Geographical Stratification and the Role of the State in Access to Higher Education in Contemporary China

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34 Citations (Scopus)

Abstract

This article extends the geopolitical theory on geographical stratification to understand the persistent inequality in access to higher education in contemporary China. Drawing on empirical evidence on the geographical distribution of institutions, and differentiated admissions and recruitment processes, I examine how political and institutional arrangements shaped opportunity structures in access to higher education for students from different geographical origins. I conclude that the state’s decentralized governance gave the eastern area more power and advantages while the students from the poor western and central regions suffered a lack of opportunities in achieving upward social mobility through higher education.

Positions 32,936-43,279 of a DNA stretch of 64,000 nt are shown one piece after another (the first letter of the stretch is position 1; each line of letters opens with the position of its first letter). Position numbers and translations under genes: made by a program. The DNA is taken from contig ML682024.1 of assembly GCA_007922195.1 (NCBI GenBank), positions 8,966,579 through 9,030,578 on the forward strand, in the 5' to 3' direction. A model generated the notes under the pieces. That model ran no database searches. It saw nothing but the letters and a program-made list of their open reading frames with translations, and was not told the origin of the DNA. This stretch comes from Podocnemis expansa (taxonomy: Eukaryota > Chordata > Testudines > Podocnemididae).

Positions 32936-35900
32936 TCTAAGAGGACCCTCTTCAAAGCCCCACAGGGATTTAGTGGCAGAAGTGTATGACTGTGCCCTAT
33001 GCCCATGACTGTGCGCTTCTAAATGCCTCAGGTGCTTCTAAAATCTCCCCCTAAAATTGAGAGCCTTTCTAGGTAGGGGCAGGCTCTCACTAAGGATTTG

Original languageEnglish
Pages (from-to)108-117
Number of pages10
JournalINTERNATIONAL JOURNAL OF EDUCATIONAL DEVELOPMENT
Volume44
Early online date28 Aug 2015
DOIs
Publication statusPublished - Sept 2015

Keywords

  • China, higher education, geographical stratification, the Gaokao, cut-off points, the quota policy

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